Much as I've tried to avoid election coverage, some of it has apparently rubbed off.
Watching "The Strangers," a story about a hip young couple (Liv Tyler, Scott Speedman) terrorized in a rural vacation home, I kept seeing constituencies instead of characters.
The attractive duo, driving a Volvo and displaying an unfortunate lack of familiarity with firearms, are almost surely Obama voters. (They do not cling to guns, nor can they load one).
They are set upon by locals who terrorize them with an ancient pick-up and vintage country music. Gauging primary results from West Virginia and Kentucky, we can probably classify these as Clinton supporters.
"What do you want?" poor Liv screams, sounding like an exasperated Ivy League pollster.
They never say, but I'm almost certain it's not universal health care. At least judging by the amount of carnage they inflict.
The assailants wear hoods, and say nothing. Their reticence and anonymity are part of what is meant to give them a perverse appeal. While Tyler's character is alone, they drift into the house, taunting her by indicating their presence, but staying out of sight.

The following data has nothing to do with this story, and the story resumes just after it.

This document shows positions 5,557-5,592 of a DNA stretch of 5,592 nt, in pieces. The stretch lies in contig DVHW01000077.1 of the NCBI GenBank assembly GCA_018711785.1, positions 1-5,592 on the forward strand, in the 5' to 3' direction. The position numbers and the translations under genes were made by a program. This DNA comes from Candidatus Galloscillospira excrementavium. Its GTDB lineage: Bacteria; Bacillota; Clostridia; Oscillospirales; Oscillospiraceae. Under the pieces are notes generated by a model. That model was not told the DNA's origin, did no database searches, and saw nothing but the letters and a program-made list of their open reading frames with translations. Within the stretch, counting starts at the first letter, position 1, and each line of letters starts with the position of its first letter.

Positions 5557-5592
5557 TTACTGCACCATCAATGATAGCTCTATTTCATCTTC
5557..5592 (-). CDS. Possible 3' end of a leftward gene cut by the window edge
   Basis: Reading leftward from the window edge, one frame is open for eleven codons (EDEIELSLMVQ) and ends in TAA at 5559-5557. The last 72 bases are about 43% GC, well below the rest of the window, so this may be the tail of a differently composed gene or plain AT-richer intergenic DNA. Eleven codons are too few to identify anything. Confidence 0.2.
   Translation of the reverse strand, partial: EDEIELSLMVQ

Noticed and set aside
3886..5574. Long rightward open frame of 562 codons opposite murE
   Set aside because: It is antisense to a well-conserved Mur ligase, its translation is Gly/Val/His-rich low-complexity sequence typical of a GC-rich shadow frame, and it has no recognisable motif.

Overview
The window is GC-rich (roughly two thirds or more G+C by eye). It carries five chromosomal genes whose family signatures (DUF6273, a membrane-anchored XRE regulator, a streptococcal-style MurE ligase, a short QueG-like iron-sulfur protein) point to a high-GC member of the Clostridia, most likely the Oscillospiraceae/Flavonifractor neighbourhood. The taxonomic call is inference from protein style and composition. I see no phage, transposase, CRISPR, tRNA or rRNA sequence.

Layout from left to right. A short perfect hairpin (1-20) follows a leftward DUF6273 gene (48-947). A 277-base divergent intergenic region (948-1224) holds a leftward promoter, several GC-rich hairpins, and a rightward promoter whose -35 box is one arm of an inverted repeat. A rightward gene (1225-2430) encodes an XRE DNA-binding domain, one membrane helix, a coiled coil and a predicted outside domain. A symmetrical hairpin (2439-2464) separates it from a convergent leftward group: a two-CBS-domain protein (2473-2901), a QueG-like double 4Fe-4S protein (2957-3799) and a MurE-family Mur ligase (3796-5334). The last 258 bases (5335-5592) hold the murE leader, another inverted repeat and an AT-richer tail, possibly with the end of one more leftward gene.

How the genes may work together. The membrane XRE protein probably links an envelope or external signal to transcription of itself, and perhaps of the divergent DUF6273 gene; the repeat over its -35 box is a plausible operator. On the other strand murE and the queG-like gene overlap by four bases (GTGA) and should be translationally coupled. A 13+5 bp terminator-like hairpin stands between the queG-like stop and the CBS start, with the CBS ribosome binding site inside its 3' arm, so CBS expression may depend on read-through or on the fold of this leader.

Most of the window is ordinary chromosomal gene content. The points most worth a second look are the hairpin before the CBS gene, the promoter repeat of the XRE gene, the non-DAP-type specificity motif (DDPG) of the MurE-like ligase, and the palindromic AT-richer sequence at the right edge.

Writer-director Bryan Bertino has a knack for creepy composition, and creates a couple of chilling deep-focus scenes with Tyler as his centerpiece: She'll stare out a window in the foreground, while a figure moves silently behind her.
Scenes like this give the movie an appealing (in terms of style) starkness, but style only takes "The Strangers" so far.
In the end, you're looking at another movie about rural weirdos, another masked boogeyman (and in this a case boogeywoman), and you're treated to more of the torture and sadism (though in smaller doses) that have characterized the modern "horror" movie.
I think it's time we voted for change. *
Produced by Doug Davison, Roy Lee, Nathan Kahane; written and directed by Bryan Bertino; music by Tomandandy; distributed by Rogue Pictures.